Excel VBA File Dialog on a Mac

I’ve been creating Microsoft VBAs for years to solve different problems ranging from Finance to Engineering. These VBAs have been developed and hosted on Windows platforms using different versions of Microsoft Office products. Recently I had a VBA requirement where the client used Excel (365) on a Mac. For tis application the key differences between the two products/OSs were:

  • No userform development UI on Mac
  • Different file dialog
  • Full path filename parsing

To solve the the userform development UI issue, I just developed the userform on Windows. When the VBA executed on the Mac the userform was properly displayed without any issues. Any changes to the userform had to be done on a Windows platform.

The second problem was more difficult and required some research. Prevously I’ve accessed files using the Application.FileDialog function with the msoFileDialogFilePicker parameters. It’s straight forward and I have used this code many times. A code segment is shown below.

'Display a Dialog Box that allows to select a single file.
'The path for the file picked will be stored in fullpath variable
With Application.FileDialog(msoFileDialogFilePicker)
    'Makes sure the user can select only one file
    .AllowMultiSelect = False
    'Filter to just the following types of files to narrow down selection options
    .Filters.Add "CSV/CRC Files", "*.csv; *.crc", 1
    'Show the dialog box
    .Show
        
    'Store in fullpath variable if file selected
    If .SelectedItems.Count <> 0 Then
        fullpath = .SelectedItems.Item(1)
    Else
        MsgBox ("No file selected. Exiting program...")
        Exit Sub
    End If
End With

The problem is Application.FileDialog is not supported by Excel on the MacOS. I am thankful someone else had already solved this problem using an Applescript. I was able to reuse the posted script without any modifications. I created a function for each operating system to create a file dialog window and return the user selected file. On a Mac, if the user doesn’t select a file, the string “-128” (error code userCanceledErr) is returned. So the Windows function also returns “-128” when the user doesn’t select a file.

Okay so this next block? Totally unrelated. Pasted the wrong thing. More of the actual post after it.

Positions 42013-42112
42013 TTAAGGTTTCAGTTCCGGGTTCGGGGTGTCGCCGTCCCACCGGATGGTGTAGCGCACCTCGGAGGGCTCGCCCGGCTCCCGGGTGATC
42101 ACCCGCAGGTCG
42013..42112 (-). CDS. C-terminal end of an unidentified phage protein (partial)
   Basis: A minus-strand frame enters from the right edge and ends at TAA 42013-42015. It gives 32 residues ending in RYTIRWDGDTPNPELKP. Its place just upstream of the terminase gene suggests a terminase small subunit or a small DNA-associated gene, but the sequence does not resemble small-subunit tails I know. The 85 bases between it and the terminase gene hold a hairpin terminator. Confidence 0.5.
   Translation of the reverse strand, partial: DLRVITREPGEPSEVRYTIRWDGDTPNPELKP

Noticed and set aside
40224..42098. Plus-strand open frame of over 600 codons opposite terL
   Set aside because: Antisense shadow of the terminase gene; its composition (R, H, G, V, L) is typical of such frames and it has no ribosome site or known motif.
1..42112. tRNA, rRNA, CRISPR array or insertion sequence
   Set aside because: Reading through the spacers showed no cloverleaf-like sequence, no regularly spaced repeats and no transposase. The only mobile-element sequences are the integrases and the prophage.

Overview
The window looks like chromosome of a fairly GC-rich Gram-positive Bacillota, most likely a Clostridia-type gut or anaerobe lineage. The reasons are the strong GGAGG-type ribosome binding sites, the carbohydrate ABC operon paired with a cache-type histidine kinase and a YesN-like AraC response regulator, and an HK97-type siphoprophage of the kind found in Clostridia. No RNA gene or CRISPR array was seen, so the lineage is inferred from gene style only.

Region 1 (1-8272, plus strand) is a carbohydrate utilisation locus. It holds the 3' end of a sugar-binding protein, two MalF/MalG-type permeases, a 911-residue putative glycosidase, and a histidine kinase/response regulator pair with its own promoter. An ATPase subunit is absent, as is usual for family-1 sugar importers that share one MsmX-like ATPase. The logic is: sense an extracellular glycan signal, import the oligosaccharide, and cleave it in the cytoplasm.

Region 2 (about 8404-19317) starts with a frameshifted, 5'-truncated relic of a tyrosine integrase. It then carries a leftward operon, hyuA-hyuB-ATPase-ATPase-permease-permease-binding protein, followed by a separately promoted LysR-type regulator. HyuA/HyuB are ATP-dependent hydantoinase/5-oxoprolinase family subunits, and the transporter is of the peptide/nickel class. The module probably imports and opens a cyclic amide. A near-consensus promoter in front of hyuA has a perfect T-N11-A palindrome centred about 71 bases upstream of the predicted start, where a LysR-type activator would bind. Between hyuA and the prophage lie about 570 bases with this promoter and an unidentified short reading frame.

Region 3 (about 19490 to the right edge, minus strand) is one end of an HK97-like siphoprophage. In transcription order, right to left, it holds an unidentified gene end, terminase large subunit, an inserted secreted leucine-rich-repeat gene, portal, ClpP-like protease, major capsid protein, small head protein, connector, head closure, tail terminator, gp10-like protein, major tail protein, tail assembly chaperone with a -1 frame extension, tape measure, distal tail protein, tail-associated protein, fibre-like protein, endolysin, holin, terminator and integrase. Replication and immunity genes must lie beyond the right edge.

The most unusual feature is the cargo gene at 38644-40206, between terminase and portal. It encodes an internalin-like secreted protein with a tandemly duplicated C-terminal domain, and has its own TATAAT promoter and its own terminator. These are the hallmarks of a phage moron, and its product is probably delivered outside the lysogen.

Function BrowseMac(mypath As String) As String
  Dim sMacScript As String
  
  sMacScript = "set applescript's text item delimiters to "","" " & vbNewLine & _
    "try " & vbNewLine & _
    "set theFiles to (choose file " & _
    "with prompt ""Please select a file or files"" default location alias """ & _
    mypath & """ multiple selections allowed false) as string" & vbNewLine & _
    "set applescript's text item delimiters to """" " & vbNewLine & _
    "on error errStr number errorNumber" & vbNewLine & _
    "return errorNumber " & vbNewLine & _
    "end try " & vbNewLine & _
    "return theFiles"
  BrowseMac = MacScript(sMacScript)
End Function

'''''''''''''''''''''''''''''''''''''''''''''''''''''''''''''''''''''''''''''''''''''''''''''

Function BrowseWin() As String
    'Display a Dialog Box that allows to select a single file.
    'The path for the file picked will be stored in fullpath variable
    With Application.FileDialog(msoFileDialogFilePicker)
        'Makes sure the user can select only one file
        .AllowMultiSelect = False
        'Filter to just the following types of files to narrow down selection options
        .Filters.Add "Text Stock Files", "*.txt, 1"
        .Title = "Select Input Stock File"
        'Show the dialog box
        .Show
        
        'Store in fullpath variable if file selected
        If .SelectedItems.Count <> 0 Then
            BrowseWin = .SelectedItems.Item(1)
        Else
            BrowseWin = "-128"  ' what Mac OS returns when file is not selected
        End If
    End With
End Function

Since I was developing on Windows 10 and testing using both operating systems, I used Application.OperatingSystem to determine the host OS to call the appropriate routine. On MacOS Application.OperatingSystem includes “Macintosh” in the returned string. The call to the Mac file browser also uses an Applescript to the provide the documents folder directory path.